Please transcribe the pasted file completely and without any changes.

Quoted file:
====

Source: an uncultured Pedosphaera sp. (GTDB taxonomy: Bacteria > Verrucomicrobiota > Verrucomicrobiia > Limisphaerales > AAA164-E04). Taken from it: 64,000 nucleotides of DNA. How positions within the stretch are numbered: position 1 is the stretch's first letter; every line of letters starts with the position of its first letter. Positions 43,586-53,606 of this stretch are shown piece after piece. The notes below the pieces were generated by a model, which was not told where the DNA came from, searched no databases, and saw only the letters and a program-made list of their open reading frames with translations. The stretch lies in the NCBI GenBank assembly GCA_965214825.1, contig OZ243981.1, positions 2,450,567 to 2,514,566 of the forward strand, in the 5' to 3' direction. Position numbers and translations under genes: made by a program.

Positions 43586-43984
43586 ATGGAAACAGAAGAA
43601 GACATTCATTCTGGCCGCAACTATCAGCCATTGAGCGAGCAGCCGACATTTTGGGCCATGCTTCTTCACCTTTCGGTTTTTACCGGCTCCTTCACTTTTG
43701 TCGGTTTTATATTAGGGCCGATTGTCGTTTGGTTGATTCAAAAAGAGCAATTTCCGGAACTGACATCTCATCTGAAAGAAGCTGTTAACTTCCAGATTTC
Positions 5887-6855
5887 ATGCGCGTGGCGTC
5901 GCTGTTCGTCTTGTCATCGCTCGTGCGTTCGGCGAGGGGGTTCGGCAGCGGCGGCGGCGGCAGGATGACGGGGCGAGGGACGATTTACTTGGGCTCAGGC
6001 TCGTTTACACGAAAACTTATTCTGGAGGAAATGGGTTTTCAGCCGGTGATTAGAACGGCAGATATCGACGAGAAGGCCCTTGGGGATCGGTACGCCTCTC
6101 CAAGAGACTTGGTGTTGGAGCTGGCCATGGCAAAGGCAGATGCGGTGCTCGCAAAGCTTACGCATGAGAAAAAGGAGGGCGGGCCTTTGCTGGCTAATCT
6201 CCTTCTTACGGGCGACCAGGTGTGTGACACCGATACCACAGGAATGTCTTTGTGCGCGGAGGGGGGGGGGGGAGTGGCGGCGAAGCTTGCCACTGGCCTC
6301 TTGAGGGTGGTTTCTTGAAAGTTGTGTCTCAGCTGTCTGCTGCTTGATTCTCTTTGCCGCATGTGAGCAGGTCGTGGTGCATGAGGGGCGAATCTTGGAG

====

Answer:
Source: an uncultured Pedosphaera sp. (GTDB taxonomy: Bacteria > Verrucomicrobiota > Verrucomicrobiia > Limisphaerales > AAA164-E04). Taken from it: 64,000 nucleotides of DNA. How positions within the stretch are numbered: position 1 is the stretch's first letter; every line of letters starts with the position of its first letter. Positions 43,586-53,606 of this stretch are shown piece after piece. The notes below the pieces were generated by a model, which was not told where the DNA came from, searched no databases, and saw only the letters and a program-made list of their open reading frames with translations. The stretch lies in the NCBI GenBank assembly GCA_965214825.1, contig OZ243981.1, positions 2,450,567 to 2,514,566 of the forward strand, in the 5' to 3' direction. Position numbers and translations under genes: made by a program.

Positions 43586-43984
43586 ATGGAAACAGAAGAA
43601 GACATTCATTCTGGCCGCAACTATCAGCCATTGAGCGAGCAGCCGACATTTTGGGCCATGCTTCTTCACCTTTCGGTTTTTACCGGCTCCTTCACTTTTG
43701 TCGGTTTTATATTAGGGCCGATTGTCGTTTGGTTGATTCAAAAAGAGCAATTTCCGGAACTGACATCTCATCTGAAAGAAGCTGTTAACTTCCAGATTTC
Positions 5887-6855
5887 ATGCGCGTGGCGTC
5901 GCTGTTCGTCTTGTCATCGCTCGTGCGTTCGGCGAGGGGGTTCGGCAGCGGCGGCGGCGGCAGGATGACGGGGCGAGGGACGATTTACTTGGGCTCAGGC
6001 TCGTTTACACGAAAACTTATTCTGGAGGAAATGGGTTTTCAGCCGGTGATTAGAACGGCAGATATCGACGAGAAGGCCCTTGGGGATCGGTACGCCTCTC
6101 CAAGAGACTTGGTGTTGGAGCTGGCCATGGCAAAGGCAGATGCGGTGCTCGCAAAGCTTACGCATGAGAAAAAGGAGGGCGGGCCTTTGCTGGCTAATCT
6201 CCTTCTTACGGGCGACCAGGTGTGTGACACCGATACCACAGGAATGTCTTTGTGCGCGGAGGGGGGGGGGGGAGTGGCGGCGAAGCTTGCCACTGGCCTC
6301 TTGAGGGTGGTTTCTTGAAAGTTGTGTCTCAGCTGTCTGCTGCTTGATTCTCTTTGCCGCATGTGAGCAGGTCGTGGTGCATGAGGGGCGAATCTTGGAG